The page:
04 September 2010

Pin It

Know about Harpoon Block II missiles – India Signs Deal with USA to Purchase 24 Harpoon Block II missiles worth $170 million.

Know about Harpoon Block II missiles – India Signs Deal with USA to Purchase 24 Harpoon Block II missiles worth $170 million.

Reality Views by sm –
Saturday, September 04, 2010

India has signed an agreement with the US government to purchase 24 Harpoon Block II missiles for its Jaguar strike aircraft, in a bid to ramp up its maritime warfare capability.
The missiles are intended to aid the Indian Air Force’s Jaguar strike aircraft in their aerial guard of the nation’s coast by providing them with littoral-water anti-ship capabilities for targets close to shore.

The missiles are for the Indian Air Force’s maritime strike squadron.”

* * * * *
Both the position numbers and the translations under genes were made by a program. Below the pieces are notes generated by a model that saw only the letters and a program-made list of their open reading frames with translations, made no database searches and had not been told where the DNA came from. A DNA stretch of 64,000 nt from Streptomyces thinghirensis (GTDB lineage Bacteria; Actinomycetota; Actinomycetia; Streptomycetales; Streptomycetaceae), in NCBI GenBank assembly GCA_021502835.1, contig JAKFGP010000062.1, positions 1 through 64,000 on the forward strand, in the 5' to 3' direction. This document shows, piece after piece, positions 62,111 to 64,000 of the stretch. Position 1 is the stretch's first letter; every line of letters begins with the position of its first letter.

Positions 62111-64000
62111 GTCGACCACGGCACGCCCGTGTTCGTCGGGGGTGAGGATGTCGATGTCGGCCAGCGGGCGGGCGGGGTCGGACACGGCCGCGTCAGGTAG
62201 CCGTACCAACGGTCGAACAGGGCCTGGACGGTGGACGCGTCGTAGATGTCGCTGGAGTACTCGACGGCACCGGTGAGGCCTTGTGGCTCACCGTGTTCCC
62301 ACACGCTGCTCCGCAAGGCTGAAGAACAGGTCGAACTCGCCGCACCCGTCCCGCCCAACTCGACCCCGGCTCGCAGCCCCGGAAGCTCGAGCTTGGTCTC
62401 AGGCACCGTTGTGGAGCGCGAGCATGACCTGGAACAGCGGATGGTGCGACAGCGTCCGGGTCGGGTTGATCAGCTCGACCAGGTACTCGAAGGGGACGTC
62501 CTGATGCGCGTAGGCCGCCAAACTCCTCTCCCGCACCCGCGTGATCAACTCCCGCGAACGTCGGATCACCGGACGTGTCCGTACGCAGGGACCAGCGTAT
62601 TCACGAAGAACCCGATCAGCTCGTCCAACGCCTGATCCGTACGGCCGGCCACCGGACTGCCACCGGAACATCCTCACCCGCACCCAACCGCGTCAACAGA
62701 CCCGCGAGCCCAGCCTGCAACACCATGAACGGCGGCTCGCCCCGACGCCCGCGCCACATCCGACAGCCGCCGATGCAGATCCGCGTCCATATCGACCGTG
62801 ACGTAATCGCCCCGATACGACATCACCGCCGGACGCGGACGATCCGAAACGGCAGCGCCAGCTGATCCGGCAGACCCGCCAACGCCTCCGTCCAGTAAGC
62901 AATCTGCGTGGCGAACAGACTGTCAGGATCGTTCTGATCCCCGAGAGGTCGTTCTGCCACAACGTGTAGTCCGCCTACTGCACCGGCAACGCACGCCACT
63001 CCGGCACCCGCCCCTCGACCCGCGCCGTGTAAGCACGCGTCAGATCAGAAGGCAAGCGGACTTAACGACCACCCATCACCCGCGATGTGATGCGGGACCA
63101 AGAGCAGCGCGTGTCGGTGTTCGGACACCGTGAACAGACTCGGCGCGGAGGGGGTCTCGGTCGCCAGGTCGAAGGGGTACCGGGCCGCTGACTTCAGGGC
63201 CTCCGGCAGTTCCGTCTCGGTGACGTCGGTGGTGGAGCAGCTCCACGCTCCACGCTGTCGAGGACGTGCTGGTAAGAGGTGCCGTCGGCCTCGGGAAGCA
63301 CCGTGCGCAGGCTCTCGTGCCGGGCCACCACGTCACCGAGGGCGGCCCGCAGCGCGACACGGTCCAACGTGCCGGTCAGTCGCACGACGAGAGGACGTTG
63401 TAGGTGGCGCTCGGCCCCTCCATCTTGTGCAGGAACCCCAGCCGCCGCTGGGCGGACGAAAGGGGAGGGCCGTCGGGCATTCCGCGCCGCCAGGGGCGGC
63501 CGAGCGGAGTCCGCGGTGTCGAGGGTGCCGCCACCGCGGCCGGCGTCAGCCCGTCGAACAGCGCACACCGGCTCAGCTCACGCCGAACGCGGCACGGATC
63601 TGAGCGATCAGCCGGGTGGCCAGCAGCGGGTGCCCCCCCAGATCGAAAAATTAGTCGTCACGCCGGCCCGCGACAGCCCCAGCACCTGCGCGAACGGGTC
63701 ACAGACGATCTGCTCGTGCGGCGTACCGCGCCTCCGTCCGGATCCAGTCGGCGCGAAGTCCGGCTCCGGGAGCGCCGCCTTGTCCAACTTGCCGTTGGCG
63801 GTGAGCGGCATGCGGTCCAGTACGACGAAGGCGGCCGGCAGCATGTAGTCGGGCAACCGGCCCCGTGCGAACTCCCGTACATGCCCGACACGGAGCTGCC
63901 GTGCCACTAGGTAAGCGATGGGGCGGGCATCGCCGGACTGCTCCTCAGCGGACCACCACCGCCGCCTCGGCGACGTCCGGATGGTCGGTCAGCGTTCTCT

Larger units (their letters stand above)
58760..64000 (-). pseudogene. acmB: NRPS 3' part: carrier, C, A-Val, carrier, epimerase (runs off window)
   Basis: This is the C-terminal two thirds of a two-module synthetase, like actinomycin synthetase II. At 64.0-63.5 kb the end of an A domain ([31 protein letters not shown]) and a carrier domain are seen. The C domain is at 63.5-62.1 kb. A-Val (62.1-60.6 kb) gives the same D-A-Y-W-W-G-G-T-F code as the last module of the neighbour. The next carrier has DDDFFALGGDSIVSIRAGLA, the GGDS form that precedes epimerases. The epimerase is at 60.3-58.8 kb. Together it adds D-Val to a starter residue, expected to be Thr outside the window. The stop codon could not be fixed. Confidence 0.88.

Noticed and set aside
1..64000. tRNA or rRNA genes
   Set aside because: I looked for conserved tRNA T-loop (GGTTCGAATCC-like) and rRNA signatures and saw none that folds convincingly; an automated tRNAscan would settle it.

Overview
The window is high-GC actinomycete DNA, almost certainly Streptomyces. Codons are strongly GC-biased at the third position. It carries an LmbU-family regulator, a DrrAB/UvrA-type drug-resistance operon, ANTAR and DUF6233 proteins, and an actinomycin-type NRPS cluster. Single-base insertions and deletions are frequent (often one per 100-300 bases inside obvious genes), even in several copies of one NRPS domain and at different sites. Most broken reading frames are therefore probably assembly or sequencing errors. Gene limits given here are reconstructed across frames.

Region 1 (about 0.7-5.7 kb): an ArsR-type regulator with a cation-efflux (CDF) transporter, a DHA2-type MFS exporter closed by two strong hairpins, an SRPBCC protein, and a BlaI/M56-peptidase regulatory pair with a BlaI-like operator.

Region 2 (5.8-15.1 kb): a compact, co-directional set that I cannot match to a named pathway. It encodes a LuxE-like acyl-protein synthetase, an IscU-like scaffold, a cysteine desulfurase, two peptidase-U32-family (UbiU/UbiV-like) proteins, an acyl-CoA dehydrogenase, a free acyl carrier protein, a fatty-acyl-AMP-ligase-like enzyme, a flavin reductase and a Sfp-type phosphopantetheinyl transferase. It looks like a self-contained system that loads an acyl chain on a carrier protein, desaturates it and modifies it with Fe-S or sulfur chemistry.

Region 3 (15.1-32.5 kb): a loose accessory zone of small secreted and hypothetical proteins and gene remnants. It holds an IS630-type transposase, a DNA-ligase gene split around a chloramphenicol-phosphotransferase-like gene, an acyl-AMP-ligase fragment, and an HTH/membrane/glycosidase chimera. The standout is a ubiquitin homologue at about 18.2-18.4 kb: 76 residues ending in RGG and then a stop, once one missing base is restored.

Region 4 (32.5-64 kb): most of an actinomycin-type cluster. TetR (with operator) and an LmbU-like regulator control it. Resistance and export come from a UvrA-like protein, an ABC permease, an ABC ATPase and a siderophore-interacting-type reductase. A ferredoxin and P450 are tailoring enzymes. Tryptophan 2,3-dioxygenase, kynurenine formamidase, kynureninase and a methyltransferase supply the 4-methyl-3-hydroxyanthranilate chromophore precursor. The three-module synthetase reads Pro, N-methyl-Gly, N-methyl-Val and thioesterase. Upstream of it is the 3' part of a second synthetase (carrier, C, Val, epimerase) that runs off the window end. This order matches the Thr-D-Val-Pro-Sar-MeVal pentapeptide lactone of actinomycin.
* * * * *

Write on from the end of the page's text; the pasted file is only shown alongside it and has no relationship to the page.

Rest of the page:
The deal, expected to be worth about $170 million.

The Harpoon is an all-weather, over-the-horizon, anti-ship missile system, developed and manufactured by McDonnell Douglas (now Boeing Defense, Space & Security).

In 1965 the U.S. Navy began studies for a missile in the 45 km (25 nm) range class for use against surfaced submarines.
The name Harpoon was assigned to the project (i.e. a harpoon to kill "whales", a naval slang term for submarines).

The Harpoon missile was designed to sink warships in an open-ocean environment.

Harpoon Missiles are time to time upgraded by company and have many types.
As per type the name changes.

Production of the Harpoon began in 1975, and the first version to enter service was the shipborne RGM-84A in 1977, followed by the AGM-84A on P-3 aircraft in 1979.
The UGM-84A became operational on attack submarines in 1981.